Metaproteomic Insights into Mechanisms Enabling Anaerobic, Thermophilic Microbiomes to Achieve Undiminished Fractional Carbohydrate Solubilization at High Solids Loading
Evert K. Holwerda1,2* (firstname.lastname@example.org), Payal Chirania1,3, Matthew R. Kubis1,2, Richard J. Giannone1,3, Yannick J. Bomble1,4, Robert L. Hettich1,3, Lee R. Lynd1,2, and Gerald A. Tuskan1,3
1Center for Bioenergy Innovation, Oak Ridge National Laboratory; 2Dartmouth College; 3Oak Ridge National Laboratory; and 4National Renewable Energy Laboratory
The Center for Bioenergy Innovation (CBI) vision is to accelerate domestication of bioenergy-relevant, non-model plants and microbes to enable high-impact innovations along the bioenergy and bioproduct supply chain while focusing on sustainable aviation fuels (SAF). CBI has four overarching innovation targets: (1) Develop sustainable, process-advantaged biomass feedstocks, (2) Refine consolidated bioprocessing with cotreatment to create fermentation intermediates, (3) Advance lignin valorization for biobased products and aviation fuel feedstocks, and (4) Improve catalytic upgrading for SAF blendstocks certification.
Economically viable production of cellulosic biofuels requires (1) operation at high solids loadings of lignocellulosic feedstocks—on the order of 150 g/L, and (2) complete utilization of solubilized carbohydrates. Around two-thirds of the mass content of lignocellulose is carbohydrate. An efficient sugar-to-liquid-biofuel microbial metabolism can achieve an end-product yield of 0.5 g ethanol/g sugar. Not considering product titer restrictions and solids handling issues, 150 g/L solids loading would result in a maximum biofuel titer for ethanol of ~50 g/L. However, the recalcitrant character of lignocellulosic feedstocks impedes biological conversion and represents a major cost barrier. To this end, the team characterized Nature’s ability to deconstruct and utilize lignocellulosic feedstocks at increasing solid loadings using defined cultures of anaerobic bacteria as well as anaerobic methanogenic microbiomes.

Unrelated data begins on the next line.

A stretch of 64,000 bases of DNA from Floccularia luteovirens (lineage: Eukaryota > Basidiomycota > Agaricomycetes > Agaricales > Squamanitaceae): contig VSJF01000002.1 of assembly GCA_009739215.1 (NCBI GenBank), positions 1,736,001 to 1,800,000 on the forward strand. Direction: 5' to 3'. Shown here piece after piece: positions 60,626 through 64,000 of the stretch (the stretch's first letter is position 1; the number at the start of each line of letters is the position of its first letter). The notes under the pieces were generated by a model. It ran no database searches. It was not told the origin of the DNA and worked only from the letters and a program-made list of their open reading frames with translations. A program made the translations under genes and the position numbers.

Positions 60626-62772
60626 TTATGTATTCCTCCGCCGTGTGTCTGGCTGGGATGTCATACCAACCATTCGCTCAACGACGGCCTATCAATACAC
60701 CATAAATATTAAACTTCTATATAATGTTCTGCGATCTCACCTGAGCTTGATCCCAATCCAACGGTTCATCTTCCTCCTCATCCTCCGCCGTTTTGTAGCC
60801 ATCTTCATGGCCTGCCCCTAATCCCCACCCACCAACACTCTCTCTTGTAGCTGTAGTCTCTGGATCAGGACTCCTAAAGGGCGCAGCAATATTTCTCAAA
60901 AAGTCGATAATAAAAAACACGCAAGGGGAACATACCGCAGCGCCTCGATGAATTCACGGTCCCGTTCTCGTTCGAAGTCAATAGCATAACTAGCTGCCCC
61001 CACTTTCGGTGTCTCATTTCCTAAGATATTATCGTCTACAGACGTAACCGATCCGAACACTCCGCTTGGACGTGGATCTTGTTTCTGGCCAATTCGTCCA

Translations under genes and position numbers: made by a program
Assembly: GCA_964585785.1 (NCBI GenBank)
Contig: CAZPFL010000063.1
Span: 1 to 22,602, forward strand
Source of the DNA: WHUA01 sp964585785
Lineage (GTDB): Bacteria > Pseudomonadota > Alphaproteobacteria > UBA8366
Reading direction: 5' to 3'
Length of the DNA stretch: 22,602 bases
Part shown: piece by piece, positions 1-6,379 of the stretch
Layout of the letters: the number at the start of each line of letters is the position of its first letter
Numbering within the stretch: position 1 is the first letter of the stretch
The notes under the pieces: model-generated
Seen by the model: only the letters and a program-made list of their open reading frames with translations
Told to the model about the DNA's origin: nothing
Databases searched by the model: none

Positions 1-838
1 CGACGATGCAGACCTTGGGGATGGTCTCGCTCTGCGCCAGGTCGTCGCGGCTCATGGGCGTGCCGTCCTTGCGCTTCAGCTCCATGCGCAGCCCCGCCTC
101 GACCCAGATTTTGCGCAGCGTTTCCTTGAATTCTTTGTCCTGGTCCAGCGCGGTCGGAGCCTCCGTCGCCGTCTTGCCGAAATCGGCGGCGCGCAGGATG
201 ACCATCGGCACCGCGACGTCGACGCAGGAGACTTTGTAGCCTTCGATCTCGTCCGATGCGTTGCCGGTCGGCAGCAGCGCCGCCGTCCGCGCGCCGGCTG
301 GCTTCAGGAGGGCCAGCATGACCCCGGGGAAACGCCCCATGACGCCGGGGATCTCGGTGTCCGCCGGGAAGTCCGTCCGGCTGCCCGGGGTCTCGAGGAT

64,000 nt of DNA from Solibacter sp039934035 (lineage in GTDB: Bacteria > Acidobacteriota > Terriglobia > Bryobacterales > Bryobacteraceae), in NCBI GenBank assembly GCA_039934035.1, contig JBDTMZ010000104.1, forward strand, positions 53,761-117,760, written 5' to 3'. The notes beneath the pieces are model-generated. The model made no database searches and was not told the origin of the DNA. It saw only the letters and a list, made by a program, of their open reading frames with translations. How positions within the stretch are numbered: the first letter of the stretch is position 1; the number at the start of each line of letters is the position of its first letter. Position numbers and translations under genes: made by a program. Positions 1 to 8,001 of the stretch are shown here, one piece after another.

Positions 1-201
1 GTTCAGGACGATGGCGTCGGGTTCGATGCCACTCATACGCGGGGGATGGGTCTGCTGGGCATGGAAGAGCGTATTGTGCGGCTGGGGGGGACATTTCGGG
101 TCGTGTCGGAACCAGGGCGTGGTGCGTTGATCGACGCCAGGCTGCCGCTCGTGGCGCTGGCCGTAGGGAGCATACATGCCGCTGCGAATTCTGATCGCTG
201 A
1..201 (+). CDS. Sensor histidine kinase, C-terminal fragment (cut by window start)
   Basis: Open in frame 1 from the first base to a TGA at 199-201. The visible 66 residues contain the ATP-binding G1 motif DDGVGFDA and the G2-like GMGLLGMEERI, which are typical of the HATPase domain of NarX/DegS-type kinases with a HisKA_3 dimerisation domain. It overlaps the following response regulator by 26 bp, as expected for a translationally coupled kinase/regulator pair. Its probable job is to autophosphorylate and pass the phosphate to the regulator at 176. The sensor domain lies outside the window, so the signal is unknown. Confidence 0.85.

While the microbial community exhibits undiminished fractional carbohydrate solubilization near 0.7 at loadings ranging from 30g/L to 150g/L (Chirania et al. 2022), the defined culture shows decreasing solubilization at increasing solids loadings up to 80 g/L (Kubis et al. 2022). Note that fractional carbohydrate solubilization is defined as the portion of carbohydrate removed or solubilized per the original total amount of carbohydrate in a sample of biomass. The defined cultures reach high levels of solubilization they also leave behind small but distinct amounts of solubilized yet unutilized oligosaccharides. An ideal lignocellulose-to-biofuel process would employ characteristics of both these biocatalyst systems: the ability to (1) make a single liquid biofuel or intermediate as the metabolic end-product and (2) maintain high solubilization and utilization at high solids loadings.
To gain insight into the differences between solubilization and utilization of these two biological systems team members characterized microbiomes using metaproteomics, particularly focused on Carbohydrate Active enzymes (CAZymes) and diagnosed the defined cultures via fermentation- centered studies.